- DC10 asynchronous serial line controller
- DS10 synchronous serial line controller
By the KL10 era, most low-speed peripherals were connected to front end computers, always DEC minicomputers, which allowed the production of PDP-10 specific versions of all those devices to be dispensed with.
PDP-10's made use of front end computers from an early stage.
The DA10 Twelve- and Eighteen-Bit Computer Interface, which connected to the I/O bus, allowed a computer such as a PDP-8/I to exchange data with a PDP-10. The DC68A Data Communication System uses a DA10 to communicate with a PDP-8/I which has a DC08 Serial Line Multiplexer to interface with up to 128 asynchronous serial lines.
The DL10, connected to both an external memory bus and the I/O bus, allowed the PDP-10 CPU to control up to four PDP-11's. The DC75 Synchronous Communication Multiplexer uses a DL10 to communicate with a PDP-11/20 which has one or more DS11 Synchronous Line Interfaces to interface with 8 or more (depending on the configuration) synchronous serial lines.
On the KL10, up to 4 DTE20 Ten-Eleven Interfaces, each of which allowed the connection of one PDP-11, could be attached. (One PDP-11, the 'master', a PDP-11/40, would bootstrap the KL10, including loading the microcode; it could also be used for other 'normal' front end activities, such as driving groups of asynchronous serial lines, providing DECtapes, etc.)
The first three generations of PDP-10's were marketed as the DECsystem-10, running the TOPS-10 operating system; the third was also sold as the DECSYSTEM-20, running TOPS-20. (The varying capitalization was allegedly the result of a trademark infringment suit.)
Two other very important operating systems also ran on PDP-10's: MIT's ITS (a very advanced system, from whence came EMACS, and much more besides), and TENEX, which DEC later turned into TOPS-20. WAITS was created at SAIL and also ran at two other sites.
The 36-bit line was cancelled by DEC many times. In the beginning, the PDP-6 was difficult to manufacture and maintain, and only 23 were sold; it was cancelled not long after its introduction. However, it made a comeback as the PDP-10, which was a success. At the end, the PDP-10's uncertain future allowed a number of small vendors to sell PDP-10 'clones'.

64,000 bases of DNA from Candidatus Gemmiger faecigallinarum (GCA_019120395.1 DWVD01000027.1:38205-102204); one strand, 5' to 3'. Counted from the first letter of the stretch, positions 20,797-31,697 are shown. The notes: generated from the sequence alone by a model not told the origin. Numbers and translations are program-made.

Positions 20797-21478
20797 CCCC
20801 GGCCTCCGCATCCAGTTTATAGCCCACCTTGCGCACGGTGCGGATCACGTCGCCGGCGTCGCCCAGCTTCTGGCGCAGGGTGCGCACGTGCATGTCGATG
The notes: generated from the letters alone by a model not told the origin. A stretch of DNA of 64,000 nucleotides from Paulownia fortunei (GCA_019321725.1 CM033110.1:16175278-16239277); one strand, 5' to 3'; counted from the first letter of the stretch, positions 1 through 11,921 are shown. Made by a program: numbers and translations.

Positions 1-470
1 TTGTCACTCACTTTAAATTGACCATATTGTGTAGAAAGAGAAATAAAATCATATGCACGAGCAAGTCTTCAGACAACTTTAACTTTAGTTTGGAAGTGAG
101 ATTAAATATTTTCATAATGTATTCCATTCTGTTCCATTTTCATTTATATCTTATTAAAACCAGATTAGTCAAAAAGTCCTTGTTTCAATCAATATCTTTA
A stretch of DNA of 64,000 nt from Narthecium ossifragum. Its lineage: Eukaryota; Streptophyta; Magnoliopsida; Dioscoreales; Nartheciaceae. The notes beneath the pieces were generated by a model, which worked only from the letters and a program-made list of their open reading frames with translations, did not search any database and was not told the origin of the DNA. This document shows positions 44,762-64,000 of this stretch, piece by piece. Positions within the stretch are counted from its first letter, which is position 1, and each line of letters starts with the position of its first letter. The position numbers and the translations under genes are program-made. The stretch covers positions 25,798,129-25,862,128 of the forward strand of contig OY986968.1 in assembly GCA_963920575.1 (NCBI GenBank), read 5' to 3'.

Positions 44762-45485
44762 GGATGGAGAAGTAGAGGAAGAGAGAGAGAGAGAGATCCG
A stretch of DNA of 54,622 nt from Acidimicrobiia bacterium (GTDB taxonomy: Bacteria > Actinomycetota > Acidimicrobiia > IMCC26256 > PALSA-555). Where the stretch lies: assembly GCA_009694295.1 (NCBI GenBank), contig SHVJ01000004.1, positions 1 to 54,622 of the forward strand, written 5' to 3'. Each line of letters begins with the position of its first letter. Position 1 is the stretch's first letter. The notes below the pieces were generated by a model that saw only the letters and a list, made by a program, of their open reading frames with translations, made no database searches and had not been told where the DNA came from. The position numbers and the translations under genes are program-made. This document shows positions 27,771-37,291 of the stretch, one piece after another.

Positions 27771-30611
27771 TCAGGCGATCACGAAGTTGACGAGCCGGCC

Cancelled DEC projects
- KXF10 "Dolphin", cancelled around 1978.
- KT20 "Minnow", cancelled around 1979.
- KC10 "Jupiter", cancelled 1983.
- Foonly: F-1, F2, F3, F4, F5 (unfinished)
- Systems Concepts: SC-30M, SC-40
- Tymshare: System 26, System 26KL.
- CompuServe: JRG-1 (unfinished)
- XKL: TOAD-1, TOAD-2
- David Conroy: PDP-10/X
- Neil Franklin: (unfinished)
- Rob Doyle: KS10 FPGA
- David Bridgham: KV10 (in progress)
- Angelo Papenhoff: FPDPGA, PDP-6 and KA10 FPGA.
- S W Galley: virtual machine PDP-10
- Megan Gentry: sim10
- Stu Grossman: kx10
- Ken Harrenstien: KLH10
- Eric Smith: (unfinished)
- Daniel Seagraves: e10
- Tim Stark: ts10, MSE
- Bob Supnik: KS10 simulator for SIMH.
- Richard Cornwell: PDP-6, KA10, KI10, and KL10 simulators for SIMH
- Angelo Papenhoff: PDP-6 simulator
- Bruce Baumgart: WAITS reenactment
- Jeff Parsons: PCjs
- Mark Garrett: TITAN
- Paul Nankervis: nankervis-pdp10-js
- PDP-10 Systems
- PDP-10 Processors
- PDP-10 memories
- PDP-10 Peripherals
- DEC indicator panel
- PDP-10 core images
- PDP-10 Interface Manual (DEC-10-HIFB-D) - Covers all the busses
- Bitsavers PDP-10 documents
- Phil's PDP10 Miscellany Page - an incredible collection of stuff
- Twenty Years of 36-bit Computing with Digital 1964-1984
- Life in the Fast AC's - amusing personal history of PDP-10's
- nocrew's PDP-10 stuff
- PDP-10 Serial Numbers - lists all still-extant PDP-10's
- PDP-10 Models
- PDP-10 I/O Structure
- The DEC PDP-10 Emulation Webpage